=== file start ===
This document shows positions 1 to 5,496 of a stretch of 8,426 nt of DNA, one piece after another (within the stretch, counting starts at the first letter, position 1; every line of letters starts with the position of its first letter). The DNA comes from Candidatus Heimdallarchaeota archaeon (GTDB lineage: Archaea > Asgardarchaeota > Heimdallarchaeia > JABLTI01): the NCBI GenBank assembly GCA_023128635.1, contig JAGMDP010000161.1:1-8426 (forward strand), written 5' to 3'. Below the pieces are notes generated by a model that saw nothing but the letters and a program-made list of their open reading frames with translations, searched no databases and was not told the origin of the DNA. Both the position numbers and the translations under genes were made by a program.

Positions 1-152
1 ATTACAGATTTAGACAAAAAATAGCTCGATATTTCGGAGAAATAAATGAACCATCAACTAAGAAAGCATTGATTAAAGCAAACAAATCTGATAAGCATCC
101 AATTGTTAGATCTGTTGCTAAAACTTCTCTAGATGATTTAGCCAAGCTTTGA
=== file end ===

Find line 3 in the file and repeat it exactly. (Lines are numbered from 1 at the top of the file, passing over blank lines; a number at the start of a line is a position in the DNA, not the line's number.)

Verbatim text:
1 ATTACAGATTTAGACAAAAAATAGCTCGATATTTCGGAGAAATAAATGAACCATCAACTAAGAAAGCATTGATTAAAGCAAACAAATCTGATAAGCATCC